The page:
New BP CEO sets ambitious 2050 ‘reinvention’ carbon targets

BP CEO Bernard Looney said the oil giant needed to “reinvent” itself in light of the need to meet targets set by the 2015 Paris climate accord. (AFP)
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Updated 13 February 2020

New BP CEO sets ambitious 2050 ‘reinvention’ carbon targets

  • BP on Wednesday set more ambitious targets than rivals such as Royal Dutch Shell and Total

LONDON: BP pledged to sharply reduce its carbon emissions by 2050 as part of a reinvention of the 111-year old company by newly-appointed CEO Bernard Looney.

BP on Wednesday set more ambitious targets than rivals such as Royal Dutch Shell and Total but fell short of commitments made by smaller Spanish peer Repsol.

“We need to reinvent BP,” Looney said in a statement.

The world’s top oil and gas companies have come under heavy pressure from investors and climate activists to fall in line with the 2015 Paris climate accord which aims to limit global warming to below 2 degrees Celsius from pre-industrial levels.

“The world’s carbon budget is finite and running out fast; we need a rapid transition to net zero. We all want energy that is reliable and affordable, but that is no longer enough. It must also be cleaner,” he added.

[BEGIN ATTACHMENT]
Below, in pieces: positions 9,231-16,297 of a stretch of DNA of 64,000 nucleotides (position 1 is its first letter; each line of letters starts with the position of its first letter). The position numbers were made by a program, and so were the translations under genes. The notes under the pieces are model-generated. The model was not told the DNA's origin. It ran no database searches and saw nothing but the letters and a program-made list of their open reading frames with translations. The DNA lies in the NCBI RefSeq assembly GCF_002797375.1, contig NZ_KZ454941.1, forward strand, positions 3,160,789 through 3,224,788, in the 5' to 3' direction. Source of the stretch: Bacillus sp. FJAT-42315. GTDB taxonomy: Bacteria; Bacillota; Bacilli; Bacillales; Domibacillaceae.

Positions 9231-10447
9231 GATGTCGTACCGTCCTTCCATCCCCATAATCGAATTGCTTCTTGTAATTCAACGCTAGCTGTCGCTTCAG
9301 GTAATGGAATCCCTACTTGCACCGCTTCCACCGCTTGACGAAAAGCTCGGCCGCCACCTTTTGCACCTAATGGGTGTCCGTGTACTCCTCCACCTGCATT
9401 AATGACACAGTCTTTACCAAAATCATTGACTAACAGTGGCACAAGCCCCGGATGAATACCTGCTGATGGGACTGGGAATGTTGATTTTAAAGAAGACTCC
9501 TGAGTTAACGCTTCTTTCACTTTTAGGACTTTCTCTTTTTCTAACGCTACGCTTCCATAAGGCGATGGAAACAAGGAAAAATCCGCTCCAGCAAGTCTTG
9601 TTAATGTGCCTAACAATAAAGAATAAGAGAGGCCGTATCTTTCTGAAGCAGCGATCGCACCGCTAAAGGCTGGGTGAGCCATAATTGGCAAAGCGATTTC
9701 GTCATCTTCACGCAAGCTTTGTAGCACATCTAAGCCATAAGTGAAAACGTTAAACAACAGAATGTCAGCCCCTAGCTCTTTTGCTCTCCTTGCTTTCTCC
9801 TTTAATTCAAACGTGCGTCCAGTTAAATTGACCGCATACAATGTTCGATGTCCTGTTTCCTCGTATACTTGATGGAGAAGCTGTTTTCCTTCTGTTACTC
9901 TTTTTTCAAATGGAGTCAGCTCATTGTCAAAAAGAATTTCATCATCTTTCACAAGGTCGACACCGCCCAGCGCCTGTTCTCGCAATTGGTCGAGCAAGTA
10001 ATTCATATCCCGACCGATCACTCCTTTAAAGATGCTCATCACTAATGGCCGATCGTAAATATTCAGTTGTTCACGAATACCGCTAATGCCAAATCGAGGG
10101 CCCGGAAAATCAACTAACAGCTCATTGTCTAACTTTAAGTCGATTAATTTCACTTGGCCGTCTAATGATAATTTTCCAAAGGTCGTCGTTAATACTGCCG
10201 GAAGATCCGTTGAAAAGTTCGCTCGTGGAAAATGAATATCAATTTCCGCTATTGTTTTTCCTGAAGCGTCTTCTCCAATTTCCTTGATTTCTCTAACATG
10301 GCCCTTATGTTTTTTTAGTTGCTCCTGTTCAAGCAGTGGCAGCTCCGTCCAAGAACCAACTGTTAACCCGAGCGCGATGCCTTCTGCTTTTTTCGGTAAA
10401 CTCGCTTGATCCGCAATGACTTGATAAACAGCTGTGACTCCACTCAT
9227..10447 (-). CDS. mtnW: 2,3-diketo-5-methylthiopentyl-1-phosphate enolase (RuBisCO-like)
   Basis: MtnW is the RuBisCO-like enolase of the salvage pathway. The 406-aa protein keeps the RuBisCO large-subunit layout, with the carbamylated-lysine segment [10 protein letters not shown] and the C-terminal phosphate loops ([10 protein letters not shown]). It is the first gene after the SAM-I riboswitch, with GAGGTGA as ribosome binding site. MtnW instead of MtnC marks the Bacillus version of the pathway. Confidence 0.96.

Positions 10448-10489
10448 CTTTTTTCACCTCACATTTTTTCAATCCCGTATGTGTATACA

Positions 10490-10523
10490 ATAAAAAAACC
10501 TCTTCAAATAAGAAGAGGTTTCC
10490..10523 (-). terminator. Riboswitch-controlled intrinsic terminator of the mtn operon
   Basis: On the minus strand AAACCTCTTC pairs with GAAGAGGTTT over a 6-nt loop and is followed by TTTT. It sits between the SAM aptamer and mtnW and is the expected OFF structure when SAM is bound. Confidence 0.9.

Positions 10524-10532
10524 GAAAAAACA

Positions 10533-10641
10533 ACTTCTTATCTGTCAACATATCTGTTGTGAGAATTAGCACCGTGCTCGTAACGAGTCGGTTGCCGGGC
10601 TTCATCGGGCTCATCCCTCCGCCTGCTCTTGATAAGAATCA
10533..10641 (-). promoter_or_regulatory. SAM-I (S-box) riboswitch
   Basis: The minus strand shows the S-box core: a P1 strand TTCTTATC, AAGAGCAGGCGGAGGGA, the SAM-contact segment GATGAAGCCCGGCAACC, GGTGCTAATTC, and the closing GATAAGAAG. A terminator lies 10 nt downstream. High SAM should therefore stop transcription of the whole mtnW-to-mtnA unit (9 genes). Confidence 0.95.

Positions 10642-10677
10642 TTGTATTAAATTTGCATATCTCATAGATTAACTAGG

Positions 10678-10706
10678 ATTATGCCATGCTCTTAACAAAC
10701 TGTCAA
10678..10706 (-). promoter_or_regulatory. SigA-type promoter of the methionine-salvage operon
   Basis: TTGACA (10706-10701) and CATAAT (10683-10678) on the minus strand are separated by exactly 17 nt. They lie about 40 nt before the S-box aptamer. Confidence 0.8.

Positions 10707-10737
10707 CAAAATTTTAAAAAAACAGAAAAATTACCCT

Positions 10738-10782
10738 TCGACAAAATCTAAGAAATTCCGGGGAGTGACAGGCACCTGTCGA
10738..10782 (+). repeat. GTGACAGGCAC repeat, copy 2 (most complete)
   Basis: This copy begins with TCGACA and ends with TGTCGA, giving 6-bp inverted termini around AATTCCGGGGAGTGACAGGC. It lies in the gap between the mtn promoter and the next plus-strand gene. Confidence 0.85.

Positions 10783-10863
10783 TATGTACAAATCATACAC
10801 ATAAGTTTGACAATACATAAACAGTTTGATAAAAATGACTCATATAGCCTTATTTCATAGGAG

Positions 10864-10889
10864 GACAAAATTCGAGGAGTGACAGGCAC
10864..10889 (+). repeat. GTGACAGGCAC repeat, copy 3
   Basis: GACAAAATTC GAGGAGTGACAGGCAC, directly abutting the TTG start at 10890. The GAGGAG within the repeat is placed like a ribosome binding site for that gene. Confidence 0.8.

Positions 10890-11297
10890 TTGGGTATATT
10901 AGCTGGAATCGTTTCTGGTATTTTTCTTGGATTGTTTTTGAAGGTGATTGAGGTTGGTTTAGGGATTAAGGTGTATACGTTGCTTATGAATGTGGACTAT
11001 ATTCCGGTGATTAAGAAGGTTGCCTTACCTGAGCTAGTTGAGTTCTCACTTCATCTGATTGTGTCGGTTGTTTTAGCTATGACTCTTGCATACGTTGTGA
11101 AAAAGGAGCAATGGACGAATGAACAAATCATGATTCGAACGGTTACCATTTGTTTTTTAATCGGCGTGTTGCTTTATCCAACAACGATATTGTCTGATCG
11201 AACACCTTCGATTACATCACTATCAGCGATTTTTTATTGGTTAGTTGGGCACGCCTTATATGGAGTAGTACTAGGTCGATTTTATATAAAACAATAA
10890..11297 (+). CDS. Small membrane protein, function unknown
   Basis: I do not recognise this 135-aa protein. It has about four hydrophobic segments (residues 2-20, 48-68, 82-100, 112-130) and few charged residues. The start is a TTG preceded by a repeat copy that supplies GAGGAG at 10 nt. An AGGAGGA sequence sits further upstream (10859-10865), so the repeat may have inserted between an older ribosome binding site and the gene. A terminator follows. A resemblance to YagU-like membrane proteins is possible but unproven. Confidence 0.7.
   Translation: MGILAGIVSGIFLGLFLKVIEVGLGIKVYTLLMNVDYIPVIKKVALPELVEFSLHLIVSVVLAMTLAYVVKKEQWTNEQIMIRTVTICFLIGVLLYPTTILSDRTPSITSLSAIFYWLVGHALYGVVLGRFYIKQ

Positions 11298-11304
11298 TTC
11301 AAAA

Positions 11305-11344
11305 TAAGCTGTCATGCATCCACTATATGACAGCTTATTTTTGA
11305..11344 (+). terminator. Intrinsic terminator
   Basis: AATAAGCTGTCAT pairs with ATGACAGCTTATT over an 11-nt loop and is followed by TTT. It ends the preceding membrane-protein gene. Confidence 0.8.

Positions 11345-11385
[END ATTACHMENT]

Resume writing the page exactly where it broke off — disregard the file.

US groups such as Exxon and Chevron are far less ambitious with their greenhouse gas related targets than their European rivals.

BP said it plans to halve the intensity of the carbon emissions of the oil and gas products it sells, known as Scope 3 emissions, by 2050.

A pioneering “Beyond Petroleum” plan in the early 2000s to build a large renewables business ended with huge losses.

Over the past two years, Europe’s top oil and gas companies have ceded ground to growing investor pressure to tackle climate change by reducing carbon emissions.

Intensity-based targets measure the amount of greenhouse gas (GHG) emissions per unit of energy or barrel of oil and gas produced. That means that absolute emissions can rise with growing production, even if the headline intensity metric falls.

Scope 3 emissions vastly exceed greenhouse gases caused by the production of crude oil, natural gas and refined products, including electricity generation, typically by a factor of about six among oil majors, according to Reuters.

In one of its biggest changes, BP will dismantle the traditional model of an oil and gas production, or upstream, unit and a refining, trading and marketing, or downstream, unit.

Its new organization includes four units: Production and Operations; Customers and Products; Gas and Low Carbon Energy; and Innovation & Engineering.


UAE dives into Lake Manzala project

Updated 47 min 24 sec ago

UAE dives into Lake Manzala project

  • Egyptian campaign aims to return the lake to its previous state and revive local fishing industry

CAIRO: The UAE National Marine Dredging Company (NMDC) has announced that it won the rights to the expansion project of Lake Manzala in Egypt, valued at 600 million UAE dirhams ($163 million).